Sunday money pages: January 26



A rundown of the top money and personal finance stories from this Sunday’s national newspapers.

New government policy sees flood victims being hung out to dry

Homeowners are being warned that unexpected exclusions in a new government scheme mean that those living in certain types of property could be left without access to affordable flood insurance. Express.

Minister’s pension charges u-turn will hit savers

The government has said delaying the introduction of a cap for charges on company pension schemes. Labour’s shadow pensions ministers Gregg McClymont has said, “The decision will leaves savers worse off.” Independent.

More than 10 million people are on the breadline with families the worst off, report reveals

According to a study of 20 million households, more than 10 million people do not enjoy an acceptable standard of living – with families some of the worst off. The hardest are working ages childless people, especially under 35s. Mirror.

Is you Isa invested in a ‘dog’ fund?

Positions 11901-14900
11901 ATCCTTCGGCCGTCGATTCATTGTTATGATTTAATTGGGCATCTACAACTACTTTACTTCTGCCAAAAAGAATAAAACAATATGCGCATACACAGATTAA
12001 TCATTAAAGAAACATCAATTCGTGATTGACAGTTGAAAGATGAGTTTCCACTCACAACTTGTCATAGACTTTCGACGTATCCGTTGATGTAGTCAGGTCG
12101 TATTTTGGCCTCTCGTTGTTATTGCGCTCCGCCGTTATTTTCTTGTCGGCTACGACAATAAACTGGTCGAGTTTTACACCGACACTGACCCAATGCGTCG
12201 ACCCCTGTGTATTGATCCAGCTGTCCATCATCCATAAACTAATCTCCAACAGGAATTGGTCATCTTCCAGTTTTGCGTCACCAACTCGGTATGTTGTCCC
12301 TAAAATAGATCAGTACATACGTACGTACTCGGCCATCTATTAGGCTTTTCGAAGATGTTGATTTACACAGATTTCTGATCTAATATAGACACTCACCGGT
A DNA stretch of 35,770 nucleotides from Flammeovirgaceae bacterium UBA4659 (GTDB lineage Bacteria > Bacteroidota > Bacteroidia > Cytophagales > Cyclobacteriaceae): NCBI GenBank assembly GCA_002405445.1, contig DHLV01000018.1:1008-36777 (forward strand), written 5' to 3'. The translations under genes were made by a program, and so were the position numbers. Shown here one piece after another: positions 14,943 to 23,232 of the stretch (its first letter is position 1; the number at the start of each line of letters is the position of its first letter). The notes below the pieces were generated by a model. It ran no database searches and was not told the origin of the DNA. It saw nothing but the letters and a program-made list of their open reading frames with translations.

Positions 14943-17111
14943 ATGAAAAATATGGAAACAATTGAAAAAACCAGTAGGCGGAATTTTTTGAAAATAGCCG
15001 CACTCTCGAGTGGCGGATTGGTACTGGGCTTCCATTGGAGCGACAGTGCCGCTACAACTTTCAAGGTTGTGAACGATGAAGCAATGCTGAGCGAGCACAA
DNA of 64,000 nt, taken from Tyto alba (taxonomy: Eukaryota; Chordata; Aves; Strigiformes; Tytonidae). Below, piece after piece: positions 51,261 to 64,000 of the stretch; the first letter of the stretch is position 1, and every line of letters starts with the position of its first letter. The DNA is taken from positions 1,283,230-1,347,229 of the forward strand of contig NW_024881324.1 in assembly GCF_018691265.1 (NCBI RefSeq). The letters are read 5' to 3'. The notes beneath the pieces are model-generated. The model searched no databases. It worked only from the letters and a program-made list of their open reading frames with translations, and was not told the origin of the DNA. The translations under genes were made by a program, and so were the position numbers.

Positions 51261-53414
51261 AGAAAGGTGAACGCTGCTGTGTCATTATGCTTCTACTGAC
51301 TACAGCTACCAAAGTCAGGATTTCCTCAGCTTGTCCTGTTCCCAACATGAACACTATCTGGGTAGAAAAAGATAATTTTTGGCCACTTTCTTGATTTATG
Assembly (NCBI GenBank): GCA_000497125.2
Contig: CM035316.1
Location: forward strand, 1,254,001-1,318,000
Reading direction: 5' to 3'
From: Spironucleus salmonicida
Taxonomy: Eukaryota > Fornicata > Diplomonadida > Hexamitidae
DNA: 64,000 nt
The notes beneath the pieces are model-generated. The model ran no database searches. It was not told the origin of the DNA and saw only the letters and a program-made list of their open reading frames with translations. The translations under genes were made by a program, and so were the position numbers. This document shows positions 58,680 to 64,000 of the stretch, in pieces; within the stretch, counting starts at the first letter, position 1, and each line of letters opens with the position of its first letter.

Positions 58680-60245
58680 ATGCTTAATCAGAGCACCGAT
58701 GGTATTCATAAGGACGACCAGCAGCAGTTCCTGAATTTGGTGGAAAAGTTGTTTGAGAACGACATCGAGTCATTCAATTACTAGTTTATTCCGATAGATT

Savers hold a staggering £22.3 billion in poor performing investment funds, a report has warned. Fund broker Bestinvest named and shamed 53 funds that have produced dire returns over the past three years. Telegraph.

Has the time come for a five-year mortgage fix?

Many homeowners and buyers have been rushing to fix their monthly mortgage payments to protect themselves from the risk of interest rate rises – so should you be joining them? Guardian.

Why Britons can’t have 40-year fixed rate mortgages

In many countries borrowers can fix their mortgage rate for decades, now the Bank of England wants to the UK to follow. The move would provide certainty around future repayments and could make the market more stable. Telegraph.


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